Torn Between Two Cultures: An Afghan-American Woman Speaks Out

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Maryam Qudrat Aseel is an Afghan-American woman born in the U.S. to first generation Afghan immigrants. In "Torn Between Two Cultures," she weaves her family's and her own personal stories into recent American and Afghan politics and history. Her book describes her upbringing in America as a woman in a modern Afghan family with traditional values. She explores how those values and her own desire to be "American" came into conflict and led to an identity crisis that was only resolved as she rediscovered her religious and cultural roots, became increasingly active in the Afghan and Muslim communities, and resolved to bridge the gap between her two cultures. As an Afghan-American woman, Maryam offers a unique perspective on East and West conflicts, and in this book and in her life she is working to bring about understanding and resolution. "Torn Between Two Cultures" is a paradigm for the larger problem of the growing gap of understanding between the Islamic world and the west.

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This book, “Torn Between Two Cultures,” helped me to open my eyes to see the real Islam culture and made me realize that I was wrong about them. In this book, Maryam Qudrat Aseel tells her stories and experiences as an Afghan-American born in America in LA. The author’s parents were smart and educated college students in Afghanistan. Her mom was given a chance to study abroad in America and so decided to move to America. She invited her families from Afghanistan and got married with her lover, the author’s dad, and the author was born in the happy and peaceful family. The author describes the trip to Afghanistan with her mom as the ‘dark summer’ because of bomb attack in Kabul. As she grew up in America with Afghan identity, she realized how she was different from others and also learned the truth of Islam. She also tells us her life was affected after September 11 and tries to let people know the real face of Afghanistan and Islam which was covered with a wrong mask due to Taliban.
My prejudice on Islam people, especially women was like this: they have to obey and listen to men in their family, they do not have rights to speak out, and they are forced to give up their dreams for their family. However, this book tells that this is not true. The author explains how Islam women are treated with respect, and they do get higher education to achieve their goals. I would not be able to see the truth of Islam and the country, Afghanistan without this book. I very appreciate that my professor introduced me this great book.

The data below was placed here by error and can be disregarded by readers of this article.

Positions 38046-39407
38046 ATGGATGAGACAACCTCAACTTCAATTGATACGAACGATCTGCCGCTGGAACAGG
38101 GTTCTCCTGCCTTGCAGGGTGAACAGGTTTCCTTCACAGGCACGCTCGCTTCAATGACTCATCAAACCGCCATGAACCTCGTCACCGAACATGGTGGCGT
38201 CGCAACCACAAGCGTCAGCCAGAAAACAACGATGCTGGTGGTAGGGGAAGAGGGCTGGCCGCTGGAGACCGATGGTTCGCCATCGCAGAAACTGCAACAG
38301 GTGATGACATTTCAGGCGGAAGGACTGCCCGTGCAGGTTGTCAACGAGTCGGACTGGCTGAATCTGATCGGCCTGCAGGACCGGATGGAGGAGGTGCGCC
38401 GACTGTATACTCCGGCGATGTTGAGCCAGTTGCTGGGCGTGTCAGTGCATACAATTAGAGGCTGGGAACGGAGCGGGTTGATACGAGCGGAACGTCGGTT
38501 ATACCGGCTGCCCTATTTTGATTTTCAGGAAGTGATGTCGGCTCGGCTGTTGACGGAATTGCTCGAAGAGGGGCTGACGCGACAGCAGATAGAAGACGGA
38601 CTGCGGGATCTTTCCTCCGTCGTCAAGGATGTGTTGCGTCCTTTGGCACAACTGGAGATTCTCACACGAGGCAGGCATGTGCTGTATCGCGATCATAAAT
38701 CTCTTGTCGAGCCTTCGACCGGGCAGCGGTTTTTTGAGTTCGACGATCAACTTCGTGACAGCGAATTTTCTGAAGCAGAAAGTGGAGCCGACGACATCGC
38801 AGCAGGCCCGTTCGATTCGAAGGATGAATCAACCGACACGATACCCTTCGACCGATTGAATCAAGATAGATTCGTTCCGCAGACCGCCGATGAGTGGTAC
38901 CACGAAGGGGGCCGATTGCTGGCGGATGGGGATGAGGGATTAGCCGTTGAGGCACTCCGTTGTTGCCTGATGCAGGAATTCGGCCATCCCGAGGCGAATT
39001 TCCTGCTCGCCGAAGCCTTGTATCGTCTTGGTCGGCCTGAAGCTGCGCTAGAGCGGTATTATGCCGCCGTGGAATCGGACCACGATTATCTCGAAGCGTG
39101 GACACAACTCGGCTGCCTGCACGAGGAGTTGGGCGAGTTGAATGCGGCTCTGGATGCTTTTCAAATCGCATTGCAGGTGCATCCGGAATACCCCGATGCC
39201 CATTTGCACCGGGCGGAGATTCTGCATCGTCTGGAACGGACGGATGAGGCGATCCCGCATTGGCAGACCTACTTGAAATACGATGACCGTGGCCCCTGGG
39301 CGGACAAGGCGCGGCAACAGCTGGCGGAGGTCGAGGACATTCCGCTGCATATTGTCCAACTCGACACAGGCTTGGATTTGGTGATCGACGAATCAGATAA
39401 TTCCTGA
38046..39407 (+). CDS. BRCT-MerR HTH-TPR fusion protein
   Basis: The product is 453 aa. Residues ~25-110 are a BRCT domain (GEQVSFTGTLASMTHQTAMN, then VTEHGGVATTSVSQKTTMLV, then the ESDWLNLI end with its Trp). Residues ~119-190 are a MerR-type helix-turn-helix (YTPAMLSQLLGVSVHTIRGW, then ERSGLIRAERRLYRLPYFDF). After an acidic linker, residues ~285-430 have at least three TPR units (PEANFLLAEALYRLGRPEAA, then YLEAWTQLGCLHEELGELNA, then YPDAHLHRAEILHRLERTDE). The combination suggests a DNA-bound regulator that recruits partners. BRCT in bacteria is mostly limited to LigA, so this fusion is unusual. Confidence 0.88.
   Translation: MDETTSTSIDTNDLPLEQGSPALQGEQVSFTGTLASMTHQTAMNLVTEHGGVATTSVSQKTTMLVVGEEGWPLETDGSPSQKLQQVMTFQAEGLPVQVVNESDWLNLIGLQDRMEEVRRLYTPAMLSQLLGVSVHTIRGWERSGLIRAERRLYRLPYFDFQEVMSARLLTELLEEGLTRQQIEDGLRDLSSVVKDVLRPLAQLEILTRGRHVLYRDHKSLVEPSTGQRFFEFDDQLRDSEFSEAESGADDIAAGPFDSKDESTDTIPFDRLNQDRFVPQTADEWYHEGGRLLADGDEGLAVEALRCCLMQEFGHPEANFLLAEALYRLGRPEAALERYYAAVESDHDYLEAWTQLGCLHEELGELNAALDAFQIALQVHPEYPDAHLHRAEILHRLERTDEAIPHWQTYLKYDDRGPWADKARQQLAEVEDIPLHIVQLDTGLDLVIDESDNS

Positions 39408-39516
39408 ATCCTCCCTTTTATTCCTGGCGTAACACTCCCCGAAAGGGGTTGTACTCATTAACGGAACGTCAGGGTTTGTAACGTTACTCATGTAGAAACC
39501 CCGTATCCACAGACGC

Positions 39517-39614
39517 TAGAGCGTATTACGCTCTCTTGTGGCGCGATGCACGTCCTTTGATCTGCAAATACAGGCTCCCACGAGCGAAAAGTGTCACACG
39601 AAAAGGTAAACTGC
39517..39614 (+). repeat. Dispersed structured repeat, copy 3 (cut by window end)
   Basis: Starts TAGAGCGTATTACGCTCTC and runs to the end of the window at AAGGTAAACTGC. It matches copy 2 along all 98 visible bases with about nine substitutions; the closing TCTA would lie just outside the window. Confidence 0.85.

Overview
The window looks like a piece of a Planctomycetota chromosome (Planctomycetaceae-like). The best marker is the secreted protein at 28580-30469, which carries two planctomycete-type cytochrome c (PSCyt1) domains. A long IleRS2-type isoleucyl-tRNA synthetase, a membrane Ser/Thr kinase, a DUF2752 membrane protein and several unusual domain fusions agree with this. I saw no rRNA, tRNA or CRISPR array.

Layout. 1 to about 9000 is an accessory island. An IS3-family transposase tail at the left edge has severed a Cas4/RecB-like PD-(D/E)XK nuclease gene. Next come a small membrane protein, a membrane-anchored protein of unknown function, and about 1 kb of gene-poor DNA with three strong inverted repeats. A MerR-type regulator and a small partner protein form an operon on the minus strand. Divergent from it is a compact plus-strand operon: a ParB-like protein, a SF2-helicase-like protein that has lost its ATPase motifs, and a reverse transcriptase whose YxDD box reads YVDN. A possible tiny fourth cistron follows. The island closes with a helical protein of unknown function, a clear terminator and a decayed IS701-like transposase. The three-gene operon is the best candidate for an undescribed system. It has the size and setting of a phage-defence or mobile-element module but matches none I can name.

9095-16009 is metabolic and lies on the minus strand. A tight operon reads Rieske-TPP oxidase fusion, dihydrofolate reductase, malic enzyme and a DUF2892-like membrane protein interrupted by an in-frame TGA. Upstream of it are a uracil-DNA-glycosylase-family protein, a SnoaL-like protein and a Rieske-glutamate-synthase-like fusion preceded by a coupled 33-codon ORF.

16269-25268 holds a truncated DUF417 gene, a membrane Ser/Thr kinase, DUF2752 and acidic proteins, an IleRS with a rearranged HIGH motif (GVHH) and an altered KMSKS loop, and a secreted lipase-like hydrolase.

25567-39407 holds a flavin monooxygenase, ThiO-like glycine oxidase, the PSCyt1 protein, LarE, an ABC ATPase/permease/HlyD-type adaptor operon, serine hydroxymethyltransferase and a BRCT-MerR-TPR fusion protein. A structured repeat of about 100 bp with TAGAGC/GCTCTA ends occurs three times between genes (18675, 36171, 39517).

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I found this book to be an intelligent and thoughtful meditation on the Afghan-American experience. By weaving her own story as an American-born daughter of Afghan parents with stories of those who came to the U.S. during the wars in Afghanistan, the author shows us the great diversity of a people that are too often pigeonholed into a limited identity. When she describes (with candor and humor) her coming of age in the early 1990s, it is very interesting to see how perceptions of Muslims and Middle Easterners during the first Gulf War compare with perceptions now. The author also discusses in depth her views on the difference between Islam as the Koran presents it, as it is practiced by Muslims, and as it is viewed by those unfamiliar with the religion. It was heartening to read how her process of coming to her own understanding of Islam helped her see through many of the stereotypes that even she initially held about her religion and people, and how it gave her the strength and confidence to participate in practical solutions: becoming involved in community activism and working as an educator. Altogether, I thought this book did an excellent job at taking a very complex set of problems and sorting them out in an accessible, objective, and even-handed way. The author's project to encourage meaningful communication between the east and west is commendable.  

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